Security and Governance
Routledge Book Series
Roland Paris (University of Ottawa)
Stefan Wolff (University of Nottingham)
Fiona Adamson (SOAS University of London)
Routledge is pleased to announce the launch of a new
book series Security and Governance. The series will publish high quality
original research that reflects broadening conceptions of security and the
growing nexus between the study of governance issues and security issues.
Scholarship published in the series will meet the highest academic standards,
and will be both theoretically innovative and policy-relevant. Work appearing in
the series should be at the cutting edge of debates taking place at the
intersection of security studies and governance studies.
Substantive topics to be covered in the series may range from issues relating to the management of terrorism and political violence, non-state actors, transnational security threats, migration, borders, and "homeland security" to questions surrounding weak and failing states, post-conflict reconstruction, the evolution of regional and international security institutions, energy and environmental security, and the proliferation of WMD. We are particularly interested in publishing theoretically-informed scholarship that elucidates the governance mechanisms, actors and processes available for managing issues in the new security environment.
We welcome high quality manuscripts and book proposals for this series. While the focus of the series is on original research monographs, exceptionally well-crafted proposals for thematically-coherent edited volumes and textbooks will also be considered. General inquiries may initially be directed to the series co-editors -- Roland Paris (email@example.com), Fiona Adamson (firstname.lastname@example.org) or Stefan Wolff (email@example.com) -- or to Heidi Bagtazo at Routledge (firstname.lastname@example.org).
Please see the series' main website.
Mohammed Ayoob, Michigan State University
Richard Caplan, University of Oxford
Neta Crawford, Boston University
Stuart Croft, University of Birmingham
Donatella della Porta, European University Institute
Michael Doyle, Columbia University
Lynn Eden, Stanford University
Takashi Inoguchi, Chuo University and University of Tokyo
Elizabeth Kier, University of Washington
Keith Krause, Graduate Institute of International Studies, Geneva
Bruce Russett, Yale University
Timothy Sisk, University of Denver
Janice Gross Stein, University of Toronto
Stephen Stedman, Stanford University
Mark Zacher, University of British Columbia
Information for Prospective Authors
The Security and Governance series is currently
soliciting book proposals and manuscripts. The focus of the series is on
original research monographs. In exceptional circumstances the editors will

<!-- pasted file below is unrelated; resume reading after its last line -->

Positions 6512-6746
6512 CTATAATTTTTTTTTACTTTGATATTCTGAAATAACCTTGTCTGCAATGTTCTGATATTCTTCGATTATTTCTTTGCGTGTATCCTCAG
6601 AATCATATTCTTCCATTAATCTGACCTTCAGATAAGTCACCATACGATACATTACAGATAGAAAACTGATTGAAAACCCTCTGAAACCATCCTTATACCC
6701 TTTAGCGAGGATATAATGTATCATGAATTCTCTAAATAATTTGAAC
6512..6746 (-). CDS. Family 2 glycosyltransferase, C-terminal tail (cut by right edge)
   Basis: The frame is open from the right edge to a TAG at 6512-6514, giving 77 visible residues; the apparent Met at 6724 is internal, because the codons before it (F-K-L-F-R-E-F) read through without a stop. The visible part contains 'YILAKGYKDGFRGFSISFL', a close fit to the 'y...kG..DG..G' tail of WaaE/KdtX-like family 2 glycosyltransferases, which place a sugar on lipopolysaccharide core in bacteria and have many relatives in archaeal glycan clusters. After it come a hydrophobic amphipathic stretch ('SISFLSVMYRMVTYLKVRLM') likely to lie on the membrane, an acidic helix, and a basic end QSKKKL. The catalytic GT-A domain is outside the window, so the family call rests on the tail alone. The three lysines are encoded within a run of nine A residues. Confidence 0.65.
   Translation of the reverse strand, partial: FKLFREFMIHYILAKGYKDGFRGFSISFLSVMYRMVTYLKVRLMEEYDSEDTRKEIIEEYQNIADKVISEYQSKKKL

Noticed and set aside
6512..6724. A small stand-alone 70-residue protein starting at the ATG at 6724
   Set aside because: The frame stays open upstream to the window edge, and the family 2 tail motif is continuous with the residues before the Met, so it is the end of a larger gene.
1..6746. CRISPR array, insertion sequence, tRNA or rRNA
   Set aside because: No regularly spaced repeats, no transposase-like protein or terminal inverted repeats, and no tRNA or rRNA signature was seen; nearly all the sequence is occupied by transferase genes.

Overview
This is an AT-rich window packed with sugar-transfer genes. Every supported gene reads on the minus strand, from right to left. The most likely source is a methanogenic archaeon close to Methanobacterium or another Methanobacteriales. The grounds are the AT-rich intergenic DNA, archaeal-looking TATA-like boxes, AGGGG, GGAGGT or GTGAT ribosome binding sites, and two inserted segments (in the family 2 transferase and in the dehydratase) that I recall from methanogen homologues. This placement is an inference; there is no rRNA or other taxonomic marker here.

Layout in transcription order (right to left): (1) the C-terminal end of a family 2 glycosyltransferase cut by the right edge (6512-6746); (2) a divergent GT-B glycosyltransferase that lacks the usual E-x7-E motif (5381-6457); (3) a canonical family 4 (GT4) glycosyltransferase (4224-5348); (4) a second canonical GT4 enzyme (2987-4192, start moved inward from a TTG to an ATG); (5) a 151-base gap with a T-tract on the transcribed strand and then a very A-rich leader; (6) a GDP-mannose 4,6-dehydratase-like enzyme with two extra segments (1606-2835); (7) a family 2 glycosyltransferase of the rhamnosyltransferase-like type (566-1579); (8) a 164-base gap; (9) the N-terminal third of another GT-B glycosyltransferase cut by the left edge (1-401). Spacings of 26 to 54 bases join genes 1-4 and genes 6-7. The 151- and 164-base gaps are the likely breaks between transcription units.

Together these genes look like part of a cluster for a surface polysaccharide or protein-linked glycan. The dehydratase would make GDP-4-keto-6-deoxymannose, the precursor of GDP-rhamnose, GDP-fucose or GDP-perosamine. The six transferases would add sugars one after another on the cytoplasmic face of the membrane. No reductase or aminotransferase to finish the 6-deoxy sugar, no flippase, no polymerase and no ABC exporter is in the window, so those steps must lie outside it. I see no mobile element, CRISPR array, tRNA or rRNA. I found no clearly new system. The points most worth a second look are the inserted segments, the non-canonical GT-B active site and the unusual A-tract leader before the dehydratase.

accept proposals for coherently structured edited collections and/or high
quality textbooks. Submission of a book proposal is the first step in having
your manuscript considered for inclusion in the Security and Governance series.
The initial proposal you submit to the Security and Governance series will be the basis on which we judge your proposed book's suitability for publication in the series. The initial proposal will be reviewed by the series editors or, if appropriate, by other nominated specialists in the field. It therefore needs to be organised in such a way that the editors are given the right amount of information on which to judge the quality and substance of your work. If the proposal is deemed to be appropriate for the series, the editors will take the next step of soliciting a full manuscript submission from you based on the proposal, which will be sent out for review by experts in the field.
The following notes are designed to help you prepare your initial proposal, and your co-operation in following our recommendations will ease our task of evaluating the appropriateness of your manuscript for the series.
We would suggest that your initial book proposal be no more than 5 pages in length. There are three main areas that should be addressed in the initial book proposal:
1. A statement of aims including 3-4 paragraphs outlining the rationale behind the book
- Quite simply, what is your book about?
- What are its main themes and objectives?
- What are you doing differently, or in a more innovative way, or better than existing books?
- How does the book relate to the theme of the book series Security and Governance?
- What is the major theoretical contribution the book makes? Does it make an original contribution to a particular debate?
- What is the book's policy relevance (if any)?
- What percentage of the material has been published before and in what form?
2. A detailed synopsis, chapter headings, manuscript length and schedule
- Please list chapter headings and provide a short paragraph summarizing each chapter.
- If sample chapters, or a draft manuscript are available, please let us know when the full manuscript will be available for review. If you do not currently have a complete manuscript available for review, when do you expect it to be available to be sent out for review?
- How many tables, diagrams or illustrations will there be in the final manuscript (roughly)?
- Roughly how many thousand words in length will your book be? Does this include references and footnotes?
3. Your definition of the market and a list of the main competing books
- Who is your book primarily aimed at? Who will buy it? Who will read it?
- Is it aimed at specialists or suitable for a broader audience?
- Would the book be suitable for assigning to students? For which courses and at which levels?
- Is the book aimed at a particular national audience, or is it aimed at an international readership?
- What are the main competing books in this area? What are their strengths and weaknesses? What makes your book better than or distinct from the existing competition?